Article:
Wednesday, February 5, 2014

Bitter Sweet

More Sunday, January 26th

In 1990 Cuba closed about half of their sugar mills, including the one in Caibarien, and turned it into a sugar mill museum.  
As we are walking onto the grounds, Abelardo says "They've removed the gates.  There used to be big iron gates across here.  With armed guards." This was his family's sugar mill, the Reforma Mill, taken away by the revolution.  It's where he grew up, playing in the mill and running thru the fields, riding the steam train.  An idyllic childhood, interrupted.  It is a very emotional return.  52 years ago the revolutionaries took away the mill, and his family's home, threw a few of their belongings in the back of a truck, and said "Get out." He was twelve.
As we walk thru the mill he tells us "These are the cane crushers - these are the cookers.  It was all powered by steam - those are the four boilers. For the first few days the boilers are powered by wood, then when you get enough cane crushed, the left-over fibers are the fuel.  It's self-sustaining, but it takes four days to power up, so you never want to turn it off.  One year we had run out of cane, and my grandfather had to make an emergency run on the steam train fifty miles away to get a load of cane.   He asked me if I wanted to go along, and of course I said yes.  I loved to ride on the steam train.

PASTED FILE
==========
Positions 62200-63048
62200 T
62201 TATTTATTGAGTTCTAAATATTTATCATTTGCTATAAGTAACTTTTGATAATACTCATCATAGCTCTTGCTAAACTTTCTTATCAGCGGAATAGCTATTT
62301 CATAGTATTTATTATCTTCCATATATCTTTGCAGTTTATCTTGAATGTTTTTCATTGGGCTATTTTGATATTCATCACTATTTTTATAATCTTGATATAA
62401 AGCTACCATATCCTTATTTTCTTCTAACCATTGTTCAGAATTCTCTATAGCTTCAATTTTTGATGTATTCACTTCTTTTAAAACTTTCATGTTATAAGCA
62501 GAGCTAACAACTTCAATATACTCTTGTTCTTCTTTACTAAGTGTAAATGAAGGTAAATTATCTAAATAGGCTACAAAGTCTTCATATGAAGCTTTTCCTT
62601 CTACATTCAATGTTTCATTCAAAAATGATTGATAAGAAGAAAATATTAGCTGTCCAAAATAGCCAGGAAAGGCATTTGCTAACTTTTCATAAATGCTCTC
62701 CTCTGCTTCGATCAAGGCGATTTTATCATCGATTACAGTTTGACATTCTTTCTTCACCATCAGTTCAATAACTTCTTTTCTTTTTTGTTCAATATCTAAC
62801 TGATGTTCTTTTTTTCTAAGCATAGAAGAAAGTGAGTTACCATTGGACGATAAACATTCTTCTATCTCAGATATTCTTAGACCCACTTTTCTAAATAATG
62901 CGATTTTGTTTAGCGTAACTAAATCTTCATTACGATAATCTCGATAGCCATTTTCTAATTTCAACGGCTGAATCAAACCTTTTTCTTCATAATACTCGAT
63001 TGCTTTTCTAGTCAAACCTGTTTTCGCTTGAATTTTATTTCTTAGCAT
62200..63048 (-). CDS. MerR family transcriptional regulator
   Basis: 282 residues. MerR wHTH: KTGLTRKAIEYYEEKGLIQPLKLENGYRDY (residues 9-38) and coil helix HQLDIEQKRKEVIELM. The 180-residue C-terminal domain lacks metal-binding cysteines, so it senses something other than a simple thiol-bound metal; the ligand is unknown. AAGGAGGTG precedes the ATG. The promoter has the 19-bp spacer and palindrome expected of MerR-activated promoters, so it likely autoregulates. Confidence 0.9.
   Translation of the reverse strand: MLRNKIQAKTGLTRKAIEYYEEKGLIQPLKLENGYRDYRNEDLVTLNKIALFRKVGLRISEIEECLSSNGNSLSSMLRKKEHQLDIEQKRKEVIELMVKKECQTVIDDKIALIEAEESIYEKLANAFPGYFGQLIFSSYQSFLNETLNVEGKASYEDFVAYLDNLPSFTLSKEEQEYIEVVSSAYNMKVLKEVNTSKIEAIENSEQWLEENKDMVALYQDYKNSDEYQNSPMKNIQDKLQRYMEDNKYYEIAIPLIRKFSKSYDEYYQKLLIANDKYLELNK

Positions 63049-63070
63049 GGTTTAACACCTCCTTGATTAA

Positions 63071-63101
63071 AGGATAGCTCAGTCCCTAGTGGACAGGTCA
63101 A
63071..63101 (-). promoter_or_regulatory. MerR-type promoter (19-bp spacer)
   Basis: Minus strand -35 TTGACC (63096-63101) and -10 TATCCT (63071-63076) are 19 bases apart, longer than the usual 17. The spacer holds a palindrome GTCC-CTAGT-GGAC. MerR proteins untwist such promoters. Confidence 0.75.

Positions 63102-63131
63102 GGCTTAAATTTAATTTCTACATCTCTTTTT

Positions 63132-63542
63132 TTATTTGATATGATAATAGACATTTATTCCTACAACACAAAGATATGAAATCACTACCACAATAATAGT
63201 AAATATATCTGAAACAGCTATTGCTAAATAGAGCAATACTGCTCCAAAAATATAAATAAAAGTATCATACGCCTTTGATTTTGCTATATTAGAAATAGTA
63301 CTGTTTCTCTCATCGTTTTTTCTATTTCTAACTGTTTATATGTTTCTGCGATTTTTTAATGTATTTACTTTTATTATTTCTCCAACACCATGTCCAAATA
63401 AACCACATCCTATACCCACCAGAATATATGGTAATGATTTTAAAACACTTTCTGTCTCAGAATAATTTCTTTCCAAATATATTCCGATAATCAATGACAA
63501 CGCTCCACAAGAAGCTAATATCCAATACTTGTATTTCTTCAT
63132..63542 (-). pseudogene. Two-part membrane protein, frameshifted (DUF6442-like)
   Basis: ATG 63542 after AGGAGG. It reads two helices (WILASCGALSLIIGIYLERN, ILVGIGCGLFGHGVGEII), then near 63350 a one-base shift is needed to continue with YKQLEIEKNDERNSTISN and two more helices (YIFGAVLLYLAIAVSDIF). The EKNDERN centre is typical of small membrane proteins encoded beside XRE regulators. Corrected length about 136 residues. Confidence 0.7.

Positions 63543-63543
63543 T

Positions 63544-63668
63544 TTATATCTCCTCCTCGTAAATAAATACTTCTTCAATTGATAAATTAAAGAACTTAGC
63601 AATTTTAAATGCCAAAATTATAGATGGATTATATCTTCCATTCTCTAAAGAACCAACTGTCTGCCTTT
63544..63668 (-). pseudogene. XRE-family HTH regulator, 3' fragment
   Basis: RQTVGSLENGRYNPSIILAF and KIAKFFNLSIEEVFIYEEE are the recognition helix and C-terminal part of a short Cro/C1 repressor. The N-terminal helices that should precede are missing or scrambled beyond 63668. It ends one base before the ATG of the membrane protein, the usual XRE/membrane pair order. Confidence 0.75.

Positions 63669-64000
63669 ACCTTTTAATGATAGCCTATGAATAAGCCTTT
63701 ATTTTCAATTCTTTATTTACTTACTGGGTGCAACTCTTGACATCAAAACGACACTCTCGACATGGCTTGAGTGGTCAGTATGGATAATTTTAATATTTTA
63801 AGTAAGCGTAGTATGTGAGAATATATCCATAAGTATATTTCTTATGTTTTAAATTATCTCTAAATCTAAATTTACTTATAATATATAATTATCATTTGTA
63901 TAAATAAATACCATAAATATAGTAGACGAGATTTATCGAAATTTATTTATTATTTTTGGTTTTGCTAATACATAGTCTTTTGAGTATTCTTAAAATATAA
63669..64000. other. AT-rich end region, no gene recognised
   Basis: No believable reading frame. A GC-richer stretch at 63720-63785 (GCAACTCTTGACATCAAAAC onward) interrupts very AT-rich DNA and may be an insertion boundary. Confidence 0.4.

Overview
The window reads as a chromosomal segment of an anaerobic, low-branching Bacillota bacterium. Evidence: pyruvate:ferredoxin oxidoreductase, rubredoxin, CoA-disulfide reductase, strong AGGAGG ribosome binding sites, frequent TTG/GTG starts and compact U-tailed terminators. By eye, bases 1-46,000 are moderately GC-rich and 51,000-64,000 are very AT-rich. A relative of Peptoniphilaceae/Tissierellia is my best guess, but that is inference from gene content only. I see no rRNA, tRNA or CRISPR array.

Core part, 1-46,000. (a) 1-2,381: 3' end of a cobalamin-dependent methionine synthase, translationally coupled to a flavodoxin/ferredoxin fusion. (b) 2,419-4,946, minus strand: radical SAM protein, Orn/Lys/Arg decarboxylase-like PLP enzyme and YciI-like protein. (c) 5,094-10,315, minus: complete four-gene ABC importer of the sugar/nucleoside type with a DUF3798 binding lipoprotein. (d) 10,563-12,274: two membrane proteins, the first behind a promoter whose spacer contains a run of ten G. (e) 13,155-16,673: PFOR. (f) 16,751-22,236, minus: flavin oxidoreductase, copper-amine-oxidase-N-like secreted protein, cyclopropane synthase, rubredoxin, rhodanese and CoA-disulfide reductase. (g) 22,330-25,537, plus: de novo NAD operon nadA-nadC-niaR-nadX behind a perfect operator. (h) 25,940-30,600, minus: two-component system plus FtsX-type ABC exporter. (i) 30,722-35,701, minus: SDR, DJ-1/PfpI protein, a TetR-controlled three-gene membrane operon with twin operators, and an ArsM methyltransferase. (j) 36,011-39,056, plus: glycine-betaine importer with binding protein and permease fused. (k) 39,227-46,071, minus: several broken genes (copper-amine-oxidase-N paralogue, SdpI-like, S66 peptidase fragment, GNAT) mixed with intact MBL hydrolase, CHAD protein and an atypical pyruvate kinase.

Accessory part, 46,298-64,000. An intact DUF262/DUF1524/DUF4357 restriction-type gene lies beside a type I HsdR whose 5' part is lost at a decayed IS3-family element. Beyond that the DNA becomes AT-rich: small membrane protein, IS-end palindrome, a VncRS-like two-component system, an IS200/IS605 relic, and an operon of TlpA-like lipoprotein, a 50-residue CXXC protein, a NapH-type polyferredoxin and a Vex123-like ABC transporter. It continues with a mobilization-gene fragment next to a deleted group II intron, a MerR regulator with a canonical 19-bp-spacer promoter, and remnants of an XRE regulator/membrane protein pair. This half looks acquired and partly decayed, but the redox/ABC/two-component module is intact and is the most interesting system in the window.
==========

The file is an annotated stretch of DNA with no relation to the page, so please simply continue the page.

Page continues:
"The engineer was famous for having one hand on the throttle and the other wrapped around a bottle of rum.  

"It was touch and go whether we would be back in time to keep the mill running.  The engineer  asked my grandfather 'How important is it to get back?' and my grandfather said 'Vital', so the engineer loaded on the power, cranked up the steam, and we went flying thru the Remedios train station at seventy miles an hour, the engineer with one hand on the whistle and the other clutching the rum.  We weren't stopping for anything!  Much to the surprise of the passengers and the livestock at the Remedios train station."

He sees a swinging chair and says "That used to be in my house!"  It is a bittersweet moment.
We are so privileged to share this experience with them - and they are so gracious.  

A long whistle - the steam train is here!  We hop on - Wally and a few hardy souls in the front (where we have been warned it is hot and loud), the rest of us in open air-cars.  
The train belches and jerks, picking up speed.  It's loud, and when the wind isn't blowing, smoky.

We roll past shanties with laundry hanging out and a few chickens scratching around the yard.
I'm guessing this isn't the most desirable real estate.

A cowboy lopes along beside the train:
This could be a hundred years ago.

We pull up to lunch, and hot and sweaty, but grinning ear to ear, they pile out of the engine.
We did lots of other stuff this day - saw a palm climbing demonstration (they feed the palm nuts to the pigs) had lunch in a garden (Beans and Black, Delin calls it - every meal has black beans and rice).   But the bitter sweet sugar mill is etched in my memory.  What an experience, what a day.  

Tomorrow: Baseball! 

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